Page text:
Tuesday, October 26, 2004

Is the election getting exciting?

Election day is eight days away. For many the excitement is growing, yet for others, burnout is setting in. We will shortly have a new US President - either George W. Bush again, or John Kerry. Will life change for most people? You bet it will! Yet most voters will be casting their ballots based on impressions, not on a clear and accurate understandingof the implications. Most people know more about what to expect from their detergent than political candidates.
In our society, the marketplace is more of a pure democracy than politics. We have multiple choices of detergents, or dog food, or toothpaste, and we can test the alternatives at low risk and with the ability to replace it if we don't like it. This is why commerce is more exciting than politics.

Saturday, October 23, 2004

Is business losing control?

I read recently in the Wall Street Journal that in the Comsumer Packaged Goods industry, 17.4% of revenues are being spent to buy shelf space. These companies have been gradually losing control of their business over the past thirty years.
Equally, we read that major corporations such as Marsh & McLennan or Citicorp are engaging in dubious practices and indictments against Corporate Officers are being considered. If so, they will simply join management from Adelphia, ENRON, Peregrine Systems, CA and many others.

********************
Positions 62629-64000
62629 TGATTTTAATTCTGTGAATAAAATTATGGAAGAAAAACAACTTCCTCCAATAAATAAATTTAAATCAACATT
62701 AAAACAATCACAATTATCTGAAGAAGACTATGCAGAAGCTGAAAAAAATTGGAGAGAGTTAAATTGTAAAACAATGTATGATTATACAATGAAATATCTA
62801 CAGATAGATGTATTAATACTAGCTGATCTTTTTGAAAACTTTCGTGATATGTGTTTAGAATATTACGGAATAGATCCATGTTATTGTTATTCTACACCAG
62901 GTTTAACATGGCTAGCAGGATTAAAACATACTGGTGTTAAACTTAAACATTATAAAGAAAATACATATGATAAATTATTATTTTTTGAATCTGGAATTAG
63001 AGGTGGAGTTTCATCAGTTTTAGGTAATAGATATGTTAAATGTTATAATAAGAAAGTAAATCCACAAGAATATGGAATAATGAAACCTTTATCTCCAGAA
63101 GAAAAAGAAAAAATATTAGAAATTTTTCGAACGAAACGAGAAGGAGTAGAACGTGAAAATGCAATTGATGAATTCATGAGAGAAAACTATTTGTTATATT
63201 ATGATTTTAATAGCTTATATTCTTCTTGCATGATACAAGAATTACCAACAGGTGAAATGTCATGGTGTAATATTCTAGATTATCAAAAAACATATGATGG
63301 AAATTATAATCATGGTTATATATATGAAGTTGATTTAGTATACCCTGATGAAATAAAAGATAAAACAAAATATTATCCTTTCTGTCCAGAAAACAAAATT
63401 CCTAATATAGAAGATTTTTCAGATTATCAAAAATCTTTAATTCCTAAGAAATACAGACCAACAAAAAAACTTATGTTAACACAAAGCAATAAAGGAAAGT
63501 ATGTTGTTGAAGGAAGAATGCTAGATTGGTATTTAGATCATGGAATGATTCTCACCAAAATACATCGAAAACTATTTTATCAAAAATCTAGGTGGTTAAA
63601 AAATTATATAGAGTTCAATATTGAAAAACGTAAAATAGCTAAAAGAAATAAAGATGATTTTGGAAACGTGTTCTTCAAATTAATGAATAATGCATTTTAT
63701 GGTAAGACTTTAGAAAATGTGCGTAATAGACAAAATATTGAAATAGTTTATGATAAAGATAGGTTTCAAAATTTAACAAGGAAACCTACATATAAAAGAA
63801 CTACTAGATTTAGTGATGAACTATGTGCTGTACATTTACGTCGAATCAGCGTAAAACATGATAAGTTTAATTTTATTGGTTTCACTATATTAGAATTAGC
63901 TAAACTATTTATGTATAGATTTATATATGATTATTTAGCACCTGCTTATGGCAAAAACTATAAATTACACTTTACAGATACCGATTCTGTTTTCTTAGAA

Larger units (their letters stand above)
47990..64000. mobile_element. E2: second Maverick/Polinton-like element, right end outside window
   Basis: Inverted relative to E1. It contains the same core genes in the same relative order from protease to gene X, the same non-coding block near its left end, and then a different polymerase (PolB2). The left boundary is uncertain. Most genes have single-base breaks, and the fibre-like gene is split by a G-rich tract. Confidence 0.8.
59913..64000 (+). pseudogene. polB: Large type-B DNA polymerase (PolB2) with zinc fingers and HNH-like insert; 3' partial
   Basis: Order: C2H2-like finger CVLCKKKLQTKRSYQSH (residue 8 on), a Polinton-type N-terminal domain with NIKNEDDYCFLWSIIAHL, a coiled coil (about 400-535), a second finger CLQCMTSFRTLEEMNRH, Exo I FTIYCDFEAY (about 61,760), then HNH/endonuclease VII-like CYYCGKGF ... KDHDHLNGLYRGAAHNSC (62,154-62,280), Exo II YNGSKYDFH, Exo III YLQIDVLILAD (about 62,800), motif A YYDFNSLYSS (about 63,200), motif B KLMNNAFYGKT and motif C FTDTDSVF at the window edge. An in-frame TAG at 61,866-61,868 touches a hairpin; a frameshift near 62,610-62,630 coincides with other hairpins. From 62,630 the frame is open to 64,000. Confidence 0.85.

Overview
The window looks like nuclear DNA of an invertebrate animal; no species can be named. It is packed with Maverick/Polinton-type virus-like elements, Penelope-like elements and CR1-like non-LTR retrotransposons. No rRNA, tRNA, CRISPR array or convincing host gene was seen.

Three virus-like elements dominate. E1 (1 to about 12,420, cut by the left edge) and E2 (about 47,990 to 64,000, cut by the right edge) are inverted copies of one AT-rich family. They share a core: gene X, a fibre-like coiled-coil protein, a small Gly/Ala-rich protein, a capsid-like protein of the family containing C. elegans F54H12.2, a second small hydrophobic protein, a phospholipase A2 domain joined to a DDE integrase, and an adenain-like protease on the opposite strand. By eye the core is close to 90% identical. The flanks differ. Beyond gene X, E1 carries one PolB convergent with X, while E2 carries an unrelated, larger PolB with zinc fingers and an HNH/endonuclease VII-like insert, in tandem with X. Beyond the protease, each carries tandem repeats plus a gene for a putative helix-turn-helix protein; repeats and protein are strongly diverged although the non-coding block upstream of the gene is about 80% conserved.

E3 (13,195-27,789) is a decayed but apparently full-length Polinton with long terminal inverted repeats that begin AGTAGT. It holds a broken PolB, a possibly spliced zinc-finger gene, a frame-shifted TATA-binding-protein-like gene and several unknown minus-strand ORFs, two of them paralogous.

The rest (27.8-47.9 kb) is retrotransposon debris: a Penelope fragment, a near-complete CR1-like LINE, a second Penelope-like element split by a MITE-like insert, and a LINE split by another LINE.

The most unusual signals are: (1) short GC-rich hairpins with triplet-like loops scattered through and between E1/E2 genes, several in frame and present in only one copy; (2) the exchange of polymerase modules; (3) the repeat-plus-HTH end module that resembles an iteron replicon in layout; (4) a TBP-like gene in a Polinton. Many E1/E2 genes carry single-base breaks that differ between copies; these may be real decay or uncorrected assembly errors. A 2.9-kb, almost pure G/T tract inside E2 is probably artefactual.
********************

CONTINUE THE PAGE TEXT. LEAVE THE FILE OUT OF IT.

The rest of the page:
The inmates are indeed running the asylum and we have to take back control.

Wednesday, October 20, 2004

Lipservice to customer satisfaction

We keep on hearing about how important customer satisfaction is to many companies, yet their actions suggest that it really is not very important. Business often acts as though it believes that customer satisfaction and shareholder return are mutually exclusive.
Objective evidence shows that companies which believe in product quality and customer satisfaction perform better than companies which do not. However, many people do not believe it as it seems to be counter-intuitve. Sometimes things are counter-intuitive. If they were not we would not need data and analysis.

Tuesday, October 12, 2004

Why are people their own worst enemy?

So often we see that people behave in ways which hinder their own success. We see people being rude to others when the only possible result is to enrage them. We see people fail to co-operate or to help each other and end up with a suboptimum result. Why do people not see that ego can hurt themselves? Are glory and recognition so important that many will sacrifice their own interests for them? We hear that it is better to share in a success than wholly own a failure, yet so many act as though they would rather own the failure.
I see with so many alumni and networking groups that a few people do the work while most others simply enjoy the results. Yet the people who do the work rarely are rewarded. Perhaps by continuing to provide unpaid effort, they are rewarding and training for selfish behavior. I continue to believe that peopl ehave good intentions. It is a pity that they do not see the value of contributing.

Wednesday, October 06, 2004